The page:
What this means is that while Evil can never hope to understand friendship, your villain probably isn’t Evil. Your villain is probably evil, adjective, but not Evil, noun. Get it? Your villain is not The Primordial Evil.

Unless it is. You are definitely allowed to make your villain The First, like the end villain of Buffy. But usually The First and its primordial kin are not appropriate villains. Exceptions would also be made for a robot.

Your villain is a human, or a human-like being. And humans understand friendship, generally speaking. There are people who are not particularly evil who are crappy friends, sure. But there is absolutely no reason why your villain shouldn’t understand friendship. That doesn’t mean that your villain can assume that two heroes aren’t as good as friends as they think they are, or that altruism doesn’t exist. Enough decent people don’t believe in altruism and therefore don’t think anyone, even the best of friends, would ultimately act altruistically. But to assume your villain doesn’t understand or believe in altruism, and is always going to miss that important part of true friendship is to put your villain in the Villain Box, that crappy, limiting place where villains aren’t real people but just another stupid trope.

Don’t do that.

Also, this whole “your friendship is weakness” business, it’s nonsense. It really is. Surely an intelligent evil being can recognize that a bond as strong as true friendship is freaking amazing and more powerful than one selfish person alone. SURELY your villain can recognize that. And unless your villain is somehow isolated or so black-hearted or so selfish that they’ve become less than human – whether they were to start or not – your villain probably would like to have a friendship so strong and should be capable of it because mortals are insanely multi-faceted and complex and can be heartless and cruel and loving and kind all at once.

Consider a member of the Klan. Obviously a Klan member must be an incredibly hateful individual to want to treat another human being so wretchedly. But a Klan member could easily be a loving husband and father, too. We don’t like to hear that because our minds don’t want to reconcile that good and evil can reside within the same person simultaneously. When we hear of the Evil Priest, we say, oh, he’s just pretending, but it’s quite possible for the Evil Priest to take excellent care of his flock, to be a good priest, even if he’s also a terrible person.

So your villain’s right-hand man and general may also be his best friend. And they might have a true, beautiful relationship. Maybe the villain is friends with the hero – actually friends. That one is common enough. Maybe your villain respects the friendships the hero has and plans accordingly.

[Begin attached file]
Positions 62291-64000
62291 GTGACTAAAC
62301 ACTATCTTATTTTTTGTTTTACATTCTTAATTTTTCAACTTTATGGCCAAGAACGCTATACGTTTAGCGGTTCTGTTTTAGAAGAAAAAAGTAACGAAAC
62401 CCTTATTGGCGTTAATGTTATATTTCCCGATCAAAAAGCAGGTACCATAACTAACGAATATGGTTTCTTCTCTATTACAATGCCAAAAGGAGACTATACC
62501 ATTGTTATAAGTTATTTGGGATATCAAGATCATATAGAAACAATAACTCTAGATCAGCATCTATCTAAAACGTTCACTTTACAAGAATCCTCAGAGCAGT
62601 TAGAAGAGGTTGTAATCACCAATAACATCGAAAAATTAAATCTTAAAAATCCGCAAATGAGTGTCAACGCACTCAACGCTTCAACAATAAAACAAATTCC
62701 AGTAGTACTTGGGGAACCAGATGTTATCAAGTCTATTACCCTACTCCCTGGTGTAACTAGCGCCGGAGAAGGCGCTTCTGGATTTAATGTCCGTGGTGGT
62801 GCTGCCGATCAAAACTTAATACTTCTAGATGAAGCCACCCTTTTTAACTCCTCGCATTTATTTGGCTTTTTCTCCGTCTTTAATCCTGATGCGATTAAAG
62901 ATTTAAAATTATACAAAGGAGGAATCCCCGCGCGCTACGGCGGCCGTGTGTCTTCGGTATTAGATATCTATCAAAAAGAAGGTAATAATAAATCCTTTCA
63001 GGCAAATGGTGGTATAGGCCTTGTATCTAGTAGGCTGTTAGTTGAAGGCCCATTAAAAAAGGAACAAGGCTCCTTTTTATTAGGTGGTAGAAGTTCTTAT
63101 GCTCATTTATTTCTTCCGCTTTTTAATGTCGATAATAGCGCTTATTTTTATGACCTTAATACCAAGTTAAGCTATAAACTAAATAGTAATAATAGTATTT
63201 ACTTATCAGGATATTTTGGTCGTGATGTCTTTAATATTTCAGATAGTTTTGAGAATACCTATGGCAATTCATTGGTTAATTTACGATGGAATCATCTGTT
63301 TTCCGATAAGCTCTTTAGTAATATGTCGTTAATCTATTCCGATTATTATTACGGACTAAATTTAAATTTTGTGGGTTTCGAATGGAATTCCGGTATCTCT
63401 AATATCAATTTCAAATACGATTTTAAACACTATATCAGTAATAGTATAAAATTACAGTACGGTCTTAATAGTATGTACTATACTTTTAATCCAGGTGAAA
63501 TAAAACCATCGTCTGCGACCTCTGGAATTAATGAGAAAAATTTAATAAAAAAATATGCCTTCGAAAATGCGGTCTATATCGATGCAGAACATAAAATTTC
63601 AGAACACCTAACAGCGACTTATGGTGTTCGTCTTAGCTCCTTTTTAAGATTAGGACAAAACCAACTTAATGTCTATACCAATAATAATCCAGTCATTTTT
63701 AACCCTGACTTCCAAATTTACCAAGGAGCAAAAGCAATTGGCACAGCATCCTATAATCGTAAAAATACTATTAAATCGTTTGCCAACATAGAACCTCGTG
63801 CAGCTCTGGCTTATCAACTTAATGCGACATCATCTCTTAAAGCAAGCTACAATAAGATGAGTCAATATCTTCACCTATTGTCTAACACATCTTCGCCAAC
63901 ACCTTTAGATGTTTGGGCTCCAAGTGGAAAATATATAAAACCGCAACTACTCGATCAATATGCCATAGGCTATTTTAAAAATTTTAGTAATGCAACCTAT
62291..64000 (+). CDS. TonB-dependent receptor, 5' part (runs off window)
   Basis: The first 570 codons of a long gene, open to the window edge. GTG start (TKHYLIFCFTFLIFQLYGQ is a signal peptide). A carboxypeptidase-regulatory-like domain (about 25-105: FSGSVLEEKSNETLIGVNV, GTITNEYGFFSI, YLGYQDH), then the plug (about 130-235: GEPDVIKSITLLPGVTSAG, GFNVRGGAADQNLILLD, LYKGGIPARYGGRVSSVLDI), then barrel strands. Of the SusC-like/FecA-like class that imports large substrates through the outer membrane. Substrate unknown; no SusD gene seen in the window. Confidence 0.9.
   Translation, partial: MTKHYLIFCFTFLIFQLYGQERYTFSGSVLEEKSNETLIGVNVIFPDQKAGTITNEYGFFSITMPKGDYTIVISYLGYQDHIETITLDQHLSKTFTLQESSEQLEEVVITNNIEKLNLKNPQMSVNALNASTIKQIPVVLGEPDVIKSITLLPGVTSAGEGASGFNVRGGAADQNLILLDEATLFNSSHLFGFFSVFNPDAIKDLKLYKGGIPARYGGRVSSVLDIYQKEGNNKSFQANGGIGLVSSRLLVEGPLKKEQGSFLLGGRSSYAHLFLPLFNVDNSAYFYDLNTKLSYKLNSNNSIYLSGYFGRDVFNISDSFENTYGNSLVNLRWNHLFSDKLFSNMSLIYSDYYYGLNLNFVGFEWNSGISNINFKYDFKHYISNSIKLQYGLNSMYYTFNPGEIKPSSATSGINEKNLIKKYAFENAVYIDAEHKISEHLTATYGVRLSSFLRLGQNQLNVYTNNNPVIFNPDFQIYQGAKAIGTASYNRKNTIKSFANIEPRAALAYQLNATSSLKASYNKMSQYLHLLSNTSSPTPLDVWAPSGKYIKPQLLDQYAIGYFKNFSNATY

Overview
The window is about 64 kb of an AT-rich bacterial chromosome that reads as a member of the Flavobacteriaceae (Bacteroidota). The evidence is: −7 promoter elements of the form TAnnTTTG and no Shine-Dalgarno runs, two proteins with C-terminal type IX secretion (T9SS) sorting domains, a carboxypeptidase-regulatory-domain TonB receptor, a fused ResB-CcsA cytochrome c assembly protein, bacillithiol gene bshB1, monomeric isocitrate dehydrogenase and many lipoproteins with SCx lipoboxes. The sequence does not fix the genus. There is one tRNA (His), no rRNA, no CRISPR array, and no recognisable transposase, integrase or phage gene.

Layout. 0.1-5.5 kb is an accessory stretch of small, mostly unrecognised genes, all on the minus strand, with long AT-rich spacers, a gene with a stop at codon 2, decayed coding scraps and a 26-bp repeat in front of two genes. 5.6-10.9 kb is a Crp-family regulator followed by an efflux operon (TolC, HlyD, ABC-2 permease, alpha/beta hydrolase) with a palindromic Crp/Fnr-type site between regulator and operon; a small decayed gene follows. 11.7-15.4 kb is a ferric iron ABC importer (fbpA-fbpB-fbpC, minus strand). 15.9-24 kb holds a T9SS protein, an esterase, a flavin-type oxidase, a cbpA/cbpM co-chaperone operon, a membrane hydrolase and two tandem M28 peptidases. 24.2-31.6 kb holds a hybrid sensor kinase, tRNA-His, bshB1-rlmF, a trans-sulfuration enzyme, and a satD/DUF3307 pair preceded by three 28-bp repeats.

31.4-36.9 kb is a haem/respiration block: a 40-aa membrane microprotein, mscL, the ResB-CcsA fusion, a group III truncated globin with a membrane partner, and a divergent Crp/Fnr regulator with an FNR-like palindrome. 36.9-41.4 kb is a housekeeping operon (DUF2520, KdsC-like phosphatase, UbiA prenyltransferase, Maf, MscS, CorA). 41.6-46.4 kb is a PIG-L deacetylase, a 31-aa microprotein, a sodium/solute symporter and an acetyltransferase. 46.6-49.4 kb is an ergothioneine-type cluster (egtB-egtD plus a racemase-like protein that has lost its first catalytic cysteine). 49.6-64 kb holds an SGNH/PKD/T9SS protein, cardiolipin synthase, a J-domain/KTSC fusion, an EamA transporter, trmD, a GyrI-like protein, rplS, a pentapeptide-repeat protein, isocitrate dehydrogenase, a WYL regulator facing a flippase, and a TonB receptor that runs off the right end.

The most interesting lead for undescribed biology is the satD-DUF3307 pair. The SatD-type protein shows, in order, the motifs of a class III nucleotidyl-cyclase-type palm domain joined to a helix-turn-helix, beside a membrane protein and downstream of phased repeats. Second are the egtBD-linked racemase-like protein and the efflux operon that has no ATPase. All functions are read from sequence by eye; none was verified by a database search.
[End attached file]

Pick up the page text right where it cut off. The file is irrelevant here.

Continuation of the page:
Does this mean that you shouldn’t defeat the villain with the power of friendship?

Pulled from http://mlp.wikia.com – they don’t state who the artist is and I cannot find it.

No way. There are still the robots who don’t get it, the Adams (meaning, Adam from Buffy; the Addams Family surely understands friendship), the primordial evils, the far-gone, twisted men. Friendship is awesome and people who don’t understand its power will find themselves at its mercy, and there ARE those who don’t understand its power.

Just…not every villain should be clueless. And hey, maybe you can have  a role reversal. Maybe your lone wolf almost anti-hero protagonist doesn’t understand friendship and finds himself ambushed by villain friends.

Edit: This is my 100th post! Thanks to everyone who enjoys this blog – your support is what keeps me going!

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Shapeshifters and Possession.

You know what I’ve seen a time or two? Or five? Or a million times, perhaps?

When you have a person who is a good guy but then it turns out HE’S NOT A GOOD GUY! but then actually he IS a good guy and the guy who isn’t a good guy is just pretending to be the guy who is actually good.

I’m talking about shape-shifters and possession. (Note: not talking about shape-shifting into animals, because that’s just awesome.)

I personally hate the dramatic tension of knowing that Mystique is running around with the good guys pretending to be one of the good guys while really that good guy is, I don’t know, tied up in a broom closet somewhere or worse, waiting for the worst possible moment to make the guy she’s pretending to be to look like a traitor.

LOL SURPRISE IT’S NOT THAT GUY!

Maybe it’s just because I really hate dramatic irony in general, because I can’t handle the tension. I’m fairly certain that can’t be a blanket rule for me, but I do dislike most instances of poignant dramatic irony.

‘Course it’s different when it’s in a multiplayer game…the dramatic irony aspect most especially, since you all know it could be an impostor.